I was impressed by the rich content of the reports and newsletters which apparently indicates his deep insights and width of research he goes through.

Such networks of Kurihara-san’s based on local activities as an individual could not have been build unless he/she succeeds in gaining personal trust between the people he/she encounters.  They are truly the individual’s personal ability and achievements which has nothing to do with his/her social status and institutions he belongs

Here, I will post a link to his report commenting on the report of ‘Asia Vision 21’ (Ref.1, 2) (in Japanese). I was flattered to know that he thought my comments interesting.  He also comments on activities of others.

I sincerely wish to see more people with respectable positions emerge who are able to get more and more actively involved in heated discussions in global arena.


‘Invictus’: The Will, Decision, Strategy, and Action of the Leader


Responsibility of the head of a nation is naturally greater then the top of an enterprise.

Among the heads of nations during these 40-50 years, not many are remembered as historical figures.  But Nelson Mandela of the South Africa is without doubt one of those remembered in our history.  In the midst of that Apartheid, he began his engagement in political activities from around 1950 as a lawyer, had been imprisoned for 27 years, spent a life which is hard for us even to imagine.  He was released from the prison in the 1990s reflecting the change in political climate and was elected the first president in the fully representative democratic election of 1994 after the abolition of the Apartheid.  It is beyond our imagination the pressure and stress he had to endure as the top of a nation in such a difficult time.  I understand that he respected Gandhi as a leader in politics.

However, what I want to write in this posting is not about his life, but about the 1995 Rugby World Cup  held in South Africa.  All games were played in South Africa and believe it or not, South Africa gained a victory over the undefeatable New Zealand – precisely the case of ‘fact is stranger than fiction’.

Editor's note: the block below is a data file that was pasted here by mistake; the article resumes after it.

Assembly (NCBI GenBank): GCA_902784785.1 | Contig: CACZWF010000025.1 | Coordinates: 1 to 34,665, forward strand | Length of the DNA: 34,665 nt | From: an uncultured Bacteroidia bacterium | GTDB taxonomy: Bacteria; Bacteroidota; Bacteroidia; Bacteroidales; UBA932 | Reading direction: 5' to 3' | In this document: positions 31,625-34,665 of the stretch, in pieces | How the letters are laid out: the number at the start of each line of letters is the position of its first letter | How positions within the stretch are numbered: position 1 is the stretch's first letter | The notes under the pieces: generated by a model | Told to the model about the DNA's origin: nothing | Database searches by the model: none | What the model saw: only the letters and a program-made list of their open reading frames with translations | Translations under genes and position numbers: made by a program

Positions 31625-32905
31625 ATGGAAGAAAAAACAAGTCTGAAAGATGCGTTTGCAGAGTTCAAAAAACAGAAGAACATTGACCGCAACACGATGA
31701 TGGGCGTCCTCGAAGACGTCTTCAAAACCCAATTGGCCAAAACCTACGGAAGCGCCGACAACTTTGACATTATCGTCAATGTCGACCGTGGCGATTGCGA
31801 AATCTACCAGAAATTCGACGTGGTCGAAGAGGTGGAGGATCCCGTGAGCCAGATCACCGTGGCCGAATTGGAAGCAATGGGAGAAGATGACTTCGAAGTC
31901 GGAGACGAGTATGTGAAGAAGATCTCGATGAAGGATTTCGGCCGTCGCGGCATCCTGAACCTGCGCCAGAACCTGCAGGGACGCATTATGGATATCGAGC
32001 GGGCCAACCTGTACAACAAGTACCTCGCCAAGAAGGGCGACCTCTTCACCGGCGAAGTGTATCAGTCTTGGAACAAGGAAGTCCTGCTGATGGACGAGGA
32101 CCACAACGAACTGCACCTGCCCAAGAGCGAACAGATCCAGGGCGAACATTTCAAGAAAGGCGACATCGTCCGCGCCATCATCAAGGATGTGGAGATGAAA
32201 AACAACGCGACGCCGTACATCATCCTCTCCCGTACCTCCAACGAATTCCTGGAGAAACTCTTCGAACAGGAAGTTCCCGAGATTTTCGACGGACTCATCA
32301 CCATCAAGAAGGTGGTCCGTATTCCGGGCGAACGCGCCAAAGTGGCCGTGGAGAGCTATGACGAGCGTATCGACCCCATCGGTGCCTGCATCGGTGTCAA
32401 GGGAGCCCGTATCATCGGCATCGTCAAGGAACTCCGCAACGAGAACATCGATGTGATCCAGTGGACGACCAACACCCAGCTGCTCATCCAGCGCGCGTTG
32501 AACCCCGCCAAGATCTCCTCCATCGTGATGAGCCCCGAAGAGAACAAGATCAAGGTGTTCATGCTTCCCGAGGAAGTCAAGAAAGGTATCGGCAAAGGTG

Recently a film on this story was released (in Japanese) (Ref.1).  The title is ‘Invictus’ (taken from the poem by William E Henley) ) The film is based on the book ‘Playing the Enemy: Nelson Mandela and the Game that Made a Nation’  by John Carlin, a journalist who was residing in South Africa at the time when Mandela was elected president.

It is truly a moving story.  The will, decision, strategy, and action of the leader who was bestowed responsibility to take leadership of a country in an extremely complicated and difficult situation even to imagine.  Clint Eastwood, the director, did a wonderful job again.  As always, his point of view is great.  By all means, please see this film.

The time changes, but the responsibility of the leader of a nation is not in the least getting lighter than the old ages.  It is more and more difficult to tell where we are  heading to in this global world.  The key is the ability to see things in a large historical context, philosophical mind, practical wisdom, and the power to touch people’s heart.

Dr. Laurie Gallett, my friend and a journalist, keeps a life sized photo of President Mandela in her office.  Indeed, Nelson Mandela is a great leader respected by the world.

In the age of great changes, how are our leaders of Japan doing?  It appears to me that they are wandering around.  Oh, come out, the leaders of Japan (though it is not just about political arena….)!


Shenzhen, Hong Kong, and Vibrant China


I came to Shenzhen via Hong Kong.  There were lots of cars running so naturally it took a long time to enter Mainland China via Hong Kong.  New buildings and roads were being built in a great speed.